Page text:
“Bride or groom?” he asked as he began to juggle the salt and pepper pots. “As I have no idea what it’s all about it is still a mystery to me”—he began to sing It’s a Mystery in a very tuneful voice—“spill the beans. Who?”

“Both, sort of, but I suspect it’s the bride.” Arietta grabbed the condiment set before all the contents ended up on the floor and put them down out of his reach. Then she handed him a cup of coffee and sighed. “She was a bit of a bitch, and that’s doing bitches a disservice. Ditto if I said a cow, to cows.”

Thomas raised his eyebrows and rolled his eyes. “Ooh…you’re not usually spiteful. Tell me more, sister mine.”

It was Arietta’s turn to roll her eyes. “Oh all right, Mr Nosy. Let’s sit in the conservatory and I’ll give you chapter and verse.”

“Done.” He jumped down and tweaked Arietta’s nose. “Let’s go.”

“Anyone would think it’s the story of the century and it’s really not,” Arietta said as they settled in the sun-warmed room. She watched two robins eyeing each other up with suspicion and smiled. Her garden wasn’t large but she loved it. This room and her study both overlooked the lawn, pond and bird table. Contrary to popular belief, she was never distracted from work by the view. It gave her inspiration. Many a hero in the historical romantic crime stories she wrote had had his complicated love life resolved as she’d stared out of the window.

Thomas coughed ostentatiously. “Earth to Ari.”

“Don’t call me that,” she said automatically. He always made it sound as if he’d deliberately dropped the “H”. “Okay, well, you remember when I first went to St Andrews, to uni? I shared a flat with four other people?”

Thomas nodded. “Yeah, you, Jan, Daisy, Helen and someone I don’t remember. Long hair she tossed around at every opportunity and over-plump lips. Do you think she’d had them done? She definitely needed her roots done.”

“Miaow.”

Thomas laughed. “Got the claws out,” he agreed. “She had to be a cat to upset you. What was her name again? I can’t keep calling her trout lips.”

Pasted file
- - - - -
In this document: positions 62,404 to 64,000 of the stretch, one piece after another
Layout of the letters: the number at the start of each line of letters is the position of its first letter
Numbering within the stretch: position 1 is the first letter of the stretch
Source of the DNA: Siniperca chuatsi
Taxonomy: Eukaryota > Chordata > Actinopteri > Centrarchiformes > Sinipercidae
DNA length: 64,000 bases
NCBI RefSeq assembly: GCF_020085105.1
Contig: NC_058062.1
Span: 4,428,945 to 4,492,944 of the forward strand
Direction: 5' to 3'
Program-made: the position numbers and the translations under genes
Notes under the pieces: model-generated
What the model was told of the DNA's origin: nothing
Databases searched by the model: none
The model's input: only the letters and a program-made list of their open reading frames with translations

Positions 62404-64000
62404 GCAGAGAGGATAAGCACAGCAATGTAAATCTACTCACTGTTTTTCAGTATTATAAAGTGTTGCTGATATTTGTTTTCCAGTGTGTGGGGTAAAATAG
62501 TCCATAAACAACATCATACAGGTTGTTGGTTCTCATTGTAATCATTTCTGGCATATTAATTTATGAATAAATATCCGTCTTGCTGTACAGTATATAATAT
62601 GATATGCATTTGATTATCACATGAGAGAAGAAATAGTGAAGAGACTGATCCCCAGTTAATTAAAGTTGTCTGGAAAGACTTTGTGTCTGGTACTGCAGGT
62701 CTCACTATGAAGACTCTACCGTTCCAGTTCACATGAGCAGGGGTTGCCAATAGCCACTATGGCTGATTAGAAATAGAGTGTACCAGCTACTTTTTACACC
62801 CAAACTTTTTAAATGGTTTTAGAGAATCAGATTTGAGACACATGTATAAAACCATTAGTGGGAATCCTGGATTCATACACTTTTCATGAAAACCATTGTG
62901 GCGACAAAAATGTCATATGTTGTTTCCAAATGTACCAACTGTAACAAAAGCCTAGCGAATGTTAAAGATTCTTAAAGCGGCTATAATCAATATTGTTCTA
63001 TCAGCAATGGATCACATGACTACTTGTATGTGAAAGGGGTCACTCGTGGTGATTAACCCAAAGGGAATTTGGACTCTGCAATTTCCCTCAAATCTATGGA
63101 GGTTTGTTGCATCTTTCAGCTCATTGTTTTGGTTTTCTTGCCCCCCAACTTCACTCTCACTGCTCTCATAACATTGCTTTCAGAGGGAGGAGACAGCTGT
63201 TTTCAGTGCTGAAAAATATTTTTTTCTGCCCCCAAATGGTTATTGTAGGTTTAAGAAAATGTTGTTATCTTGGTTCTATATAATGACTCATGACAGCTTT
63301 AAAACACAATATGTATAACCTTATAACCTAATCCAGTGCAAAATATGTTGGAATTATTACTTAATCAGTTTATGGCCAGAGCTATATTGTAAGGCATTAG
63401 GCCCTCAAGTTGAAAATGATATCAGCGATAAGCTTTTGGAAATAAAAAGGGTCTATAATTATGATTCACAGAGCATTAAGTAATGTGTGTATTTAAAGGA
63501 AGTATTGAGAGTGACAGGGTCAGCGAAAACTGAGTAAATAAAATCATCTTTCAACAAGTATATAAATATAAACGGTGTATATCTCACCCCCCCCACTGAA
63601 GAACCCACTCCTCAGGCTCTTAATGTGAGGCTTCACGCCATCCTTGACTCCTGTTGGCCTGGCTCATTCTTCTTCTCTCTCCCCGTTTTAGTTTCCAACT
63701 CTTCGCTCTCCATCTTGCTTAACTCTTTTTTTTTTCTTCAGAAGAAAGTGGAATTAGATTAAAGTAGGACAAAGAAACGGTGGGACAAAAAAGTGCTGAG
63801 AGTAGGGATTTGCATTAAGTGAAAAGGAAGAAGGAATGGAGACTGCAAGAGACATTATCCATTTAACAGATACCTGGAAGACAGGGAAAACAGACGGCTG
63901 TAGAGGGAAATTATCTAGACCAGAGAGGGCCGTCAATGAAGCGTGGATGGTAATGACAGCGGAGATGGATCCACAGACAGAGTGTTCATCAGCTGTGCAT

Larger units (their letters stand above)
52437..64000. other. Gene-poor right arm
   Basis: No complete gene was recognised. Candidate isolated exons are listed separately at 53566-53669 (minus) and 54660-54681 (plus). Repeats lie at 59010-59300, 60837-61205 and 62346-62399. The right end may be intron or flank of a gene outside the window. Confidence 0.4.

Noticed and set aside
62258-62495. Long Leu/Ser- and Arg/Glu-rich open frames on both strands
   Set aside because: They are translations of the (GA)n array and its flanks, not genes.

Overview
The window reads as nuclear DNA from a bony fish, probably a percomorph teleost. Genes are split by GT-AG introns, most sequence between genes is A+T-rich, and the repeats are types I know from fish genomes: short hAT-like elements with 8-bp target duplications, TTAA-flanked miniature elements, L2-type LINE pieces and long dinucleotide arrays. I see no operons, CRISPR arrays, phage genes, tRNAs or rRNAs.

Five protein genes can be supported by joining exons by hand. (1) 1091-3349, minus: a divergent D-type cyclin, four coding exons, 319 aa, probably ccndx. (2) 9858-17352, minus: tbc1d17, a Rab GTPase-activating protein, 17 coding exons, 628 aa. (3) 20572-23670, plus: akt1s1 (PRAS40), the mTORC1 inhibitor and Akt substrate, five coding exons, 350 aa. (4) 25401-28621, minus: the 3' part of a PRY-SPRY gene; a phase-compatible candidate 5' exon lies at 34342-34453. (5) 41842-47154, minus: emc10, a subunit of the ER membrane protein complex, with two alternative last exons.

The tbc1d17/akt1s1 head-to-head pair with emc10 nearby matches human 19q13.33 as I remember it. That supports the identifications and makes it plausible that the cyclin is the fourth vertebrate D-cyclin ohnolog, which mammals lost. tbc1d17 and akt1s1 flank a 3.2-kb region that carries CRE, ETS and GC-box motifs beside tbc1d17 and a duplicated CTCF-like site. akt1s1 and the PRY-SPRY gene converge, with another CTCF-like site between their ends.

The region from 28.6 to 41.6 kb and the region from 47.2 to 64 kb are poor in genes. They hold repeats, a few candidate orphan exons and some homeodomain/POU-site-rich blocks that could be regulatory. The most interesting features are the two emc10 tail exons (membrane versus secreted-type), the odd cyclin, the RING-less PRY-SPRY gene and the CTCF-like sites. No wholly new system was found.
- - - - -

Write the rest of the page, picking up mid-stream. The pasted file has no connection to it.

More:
“Kristin, who called herself Krystal, and regarding her lips, who knows? Her roots, yup, always two-tone but not by style. Several years older and evidently she’d swanned around, ‘trying to find herself’—that’s a direct quote by the way—before she chose to go to uni. She wasn’t with us for many weeks. She got a feller, got fed up of actually having to work and got a better offer from Daddy. Went to live the life of a…well, a well-heeled lady in London, I guess.”

“It’s her wedding?”

Arietta nodded. Thomas whistled. “And you’ve kept in touch?”

“Oh no, never heard from her since she left.” Which Arietta decided was a plus. “Weird or what?”

“Then why now?” Thomas sounded as puzzled as she felt. “‘Weird or what’ is about right.”

“Ah, that’s the rest of the story.” Arietta sipped some coffee then put the cup down. It must had been her mood because the best Kenyan blend tasted like cardboard. Soggy, cheap cardboard. That was annoying. She was limiting the amount of full strength, full flavour, full-on caffeine coffee she drank every day, so for one not to be up to par didn’t seem fair.

“You remember for a few weeks back then, in the first few weeks of my first year, I said I was sort of seeing a bloke?” she asked. “He was a post grad. I wasn’t sure about him, but was prepared to give him a chance? He had… I dunno, something about him that was appealing. Up to a point, I guess. He had an appalling taste in socks. Anyway, we had a barney and I told him to sling his hook? You were in Spain filming that TV series where you played an alien, so all my angst was by phone and email?”

“Oh yeah,” Thomas said fervently. “When I got back all fired-up and ready to kick ass, you told me to calm down, it was well over and done with. I’ve never seen you so…so disgusted, I guess. You never did say why, though, and I was too much of a gentleman to pry.”